Judge Rakoff writes:

“Under federal law, corporations can be held criminally liable if even a low-level employee, in the course of his or her employment, commits a criminal act that benefits the corporation. One might think, therefore, that federal corporate prosecutions, whether deferred or otherwise, would typically be accompanied by prosecution of the responsible individuals. But more often than not, this has not been the case, especially when large companies are involved. Rather, as Garrett and many others (including this writer) have pointed out, in recent years the federal government has brought many corporate prosecutions in which no employee has been prosecuted or even identified as criminally responsible.

This is especially true in the case of deferred prosecutions. According to Garrett, “in about two thirds of the cases involving deferred prosecution or non-prosecution agreements and public corporations, the company was punished but no employees were prosecuted.” This suggests that the Department of Justice has been persuaded by its own rhetoric that the main point of these agreements is to change corporate culture, so that company employees of all levels will be dissuaded in the future from committing company-related crimes.”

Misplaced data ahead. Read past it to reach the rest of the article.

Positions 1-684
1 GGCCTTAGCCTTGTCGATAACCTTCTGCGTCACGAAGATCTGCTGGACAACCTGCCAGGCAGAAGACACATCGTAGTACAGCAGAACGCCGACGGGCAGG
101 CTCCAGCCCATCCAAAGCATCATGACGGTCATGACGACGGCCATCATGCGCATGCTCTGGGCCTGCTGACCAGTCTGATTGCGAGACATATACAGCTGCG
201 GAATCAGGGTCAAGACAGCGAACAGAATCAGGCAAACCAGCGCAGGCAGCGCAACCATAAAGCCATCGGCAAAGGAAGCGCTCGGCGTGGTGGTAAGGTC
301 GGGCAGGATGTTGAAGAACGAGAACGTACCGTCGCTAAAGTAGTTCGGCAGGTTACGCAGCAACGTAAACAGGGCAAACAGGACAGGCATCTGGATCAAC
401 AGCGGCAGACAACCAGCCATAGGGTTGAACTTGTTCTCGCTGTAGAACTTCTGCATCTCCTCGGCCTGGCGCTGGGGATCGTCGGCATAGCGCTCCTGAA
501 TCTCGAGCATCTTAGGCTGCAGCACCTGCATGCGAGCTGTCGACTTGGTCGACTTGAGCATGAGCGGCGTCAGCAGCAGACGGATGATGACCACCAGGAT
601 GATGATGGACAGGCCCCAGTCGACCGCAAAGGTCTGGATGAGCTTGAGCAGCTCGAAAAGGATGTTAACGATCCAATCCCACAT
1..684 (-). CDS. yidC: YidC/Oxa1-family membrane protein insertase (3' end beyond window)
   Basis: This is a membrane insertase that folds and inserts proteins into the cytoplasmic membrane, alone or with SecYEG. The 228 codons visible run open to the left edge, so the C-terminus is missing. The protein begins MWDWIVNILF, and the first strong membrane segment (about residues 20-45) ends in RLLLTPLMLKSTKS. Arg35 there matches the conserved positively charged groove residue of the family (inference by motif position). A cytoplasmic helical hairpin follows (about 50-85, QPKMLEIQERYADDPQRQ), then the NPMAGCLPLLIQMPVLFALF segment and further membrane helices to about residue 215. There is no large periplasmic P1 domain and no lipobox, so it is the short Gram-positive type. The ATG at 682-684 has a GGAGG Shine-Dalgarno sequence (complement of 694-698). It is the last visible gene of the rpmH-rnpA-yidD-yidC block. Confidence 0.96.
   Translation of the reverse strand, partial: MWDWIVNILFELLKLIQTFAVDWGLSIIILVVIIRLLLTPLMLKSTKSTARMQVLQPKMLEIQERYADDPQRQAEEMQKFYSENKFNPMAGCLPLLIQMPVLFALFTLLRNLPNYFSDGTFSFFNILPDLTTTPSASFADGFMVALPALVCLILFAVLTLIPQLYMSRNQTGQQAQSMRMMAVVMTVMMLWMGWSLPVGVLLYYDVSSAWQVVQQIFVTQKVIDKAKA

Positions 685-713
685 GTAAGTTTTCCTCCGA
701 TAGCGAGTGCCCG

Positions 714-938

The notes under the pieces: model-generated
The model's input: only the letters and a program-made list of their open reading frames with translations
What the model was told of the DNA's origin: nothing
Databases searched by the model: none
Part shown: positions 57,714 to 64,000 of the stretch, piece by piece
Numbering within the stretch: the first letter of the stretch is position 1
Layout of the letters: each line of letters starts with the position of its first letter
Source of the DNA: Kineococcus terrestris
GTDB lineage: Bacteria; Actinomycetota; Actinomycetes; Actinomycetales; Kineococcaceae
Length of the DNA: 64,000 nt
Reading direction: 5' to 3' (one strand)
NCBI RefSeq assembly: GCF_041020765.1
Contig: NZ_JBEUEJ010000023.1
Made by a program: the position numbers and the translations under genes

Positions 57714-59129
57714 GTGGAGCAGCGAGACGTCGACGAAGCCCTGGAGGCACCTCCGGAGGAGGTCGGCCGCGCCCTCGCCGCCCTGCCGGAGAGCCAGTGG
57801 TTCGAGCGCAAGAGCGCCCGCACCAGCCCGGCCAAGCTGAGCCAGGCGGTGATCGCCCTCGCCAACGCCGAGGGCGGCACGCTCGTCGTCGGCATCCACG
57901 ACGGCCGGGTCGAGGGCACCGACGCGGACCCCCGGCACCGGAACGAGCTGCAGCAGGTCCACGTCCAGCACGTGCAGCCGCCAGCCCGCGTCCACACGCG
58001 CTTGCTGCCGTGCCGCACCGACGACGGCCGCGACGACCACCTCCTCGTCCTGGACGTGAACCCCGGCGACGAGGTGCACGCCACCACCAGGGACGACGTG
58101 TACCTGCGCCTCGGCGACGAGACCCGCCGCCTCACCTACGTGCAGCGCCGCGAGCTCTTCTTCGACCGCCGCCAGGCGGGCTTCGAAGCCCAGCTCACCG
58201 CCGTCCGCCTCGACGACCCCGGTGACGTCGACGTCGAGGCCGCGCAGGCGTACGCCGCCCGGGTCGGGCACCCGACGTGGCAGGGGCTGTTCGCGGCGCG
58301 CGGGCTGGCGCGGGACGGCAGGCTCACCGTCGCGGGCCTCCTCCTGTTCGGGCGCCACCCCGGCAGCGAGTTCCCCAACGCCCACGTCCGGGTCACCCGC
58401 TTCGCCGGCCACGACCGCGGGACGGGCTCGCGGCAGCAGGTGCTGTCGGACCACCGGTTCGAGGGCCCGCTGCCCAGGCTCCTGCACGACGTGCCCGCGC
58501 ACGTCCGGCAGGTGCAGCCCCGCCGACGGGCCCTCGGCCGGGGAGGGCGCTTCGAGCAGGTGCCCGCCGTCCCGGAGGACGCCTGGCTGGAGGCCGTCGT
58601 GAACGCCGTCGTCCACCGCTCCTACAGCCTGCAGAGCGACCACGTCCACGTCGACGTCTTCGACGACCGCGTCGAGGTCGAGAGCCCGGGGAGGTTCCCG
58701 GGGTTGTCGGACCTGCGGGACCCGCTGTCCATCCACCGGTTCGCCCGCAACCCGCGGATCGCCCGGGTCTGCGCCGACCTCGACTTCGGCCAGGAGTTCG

For years I have exposing the DOJ’s empty rhetoric concerning individual prosecutions in the FCPA context.  Indeed, last October I extended an open invitation to the DOJ to refute statistics published in this post: since 2008,  75% of corporate FCPA enforcement actions have not resulted in any related enforcement action against a company employee.

More specific to the DOJ’s frequent use of NPAs and DPAs in the FCPA context, as highlighted in this recent post, since NPAs and DPAs were introduced to the FCPA context in 2004, if a corporate FCPA enforcement action is resolved soley with an NPA or DPA there is less than a 10% chance that the DOJ will bring related criminal charges against company employees.

Both of these statistics are notable because as Judge Rakoff notes – and recently noted by the DOJ’s Deputy Attorney General (see here) - “corporations do not act criminally, but for the actions of individuals.”

Judge Rakoff further states:

“Given such patent ineffectiveness when it comes to deferred prosecutions, it is somewhat surprising that Garrett argues that tighter enforcement of deferred prosecution agreements can still make them effective. Perhaps. But one also wonders whether the impact of sending a few guilty executives to prison for orchestrating corporate crimes might have a far greater effect than any compliance program in discouraging misconduct, at far less expense and without the unwanted collateral consequences of punishing innocent employees and shareholders.”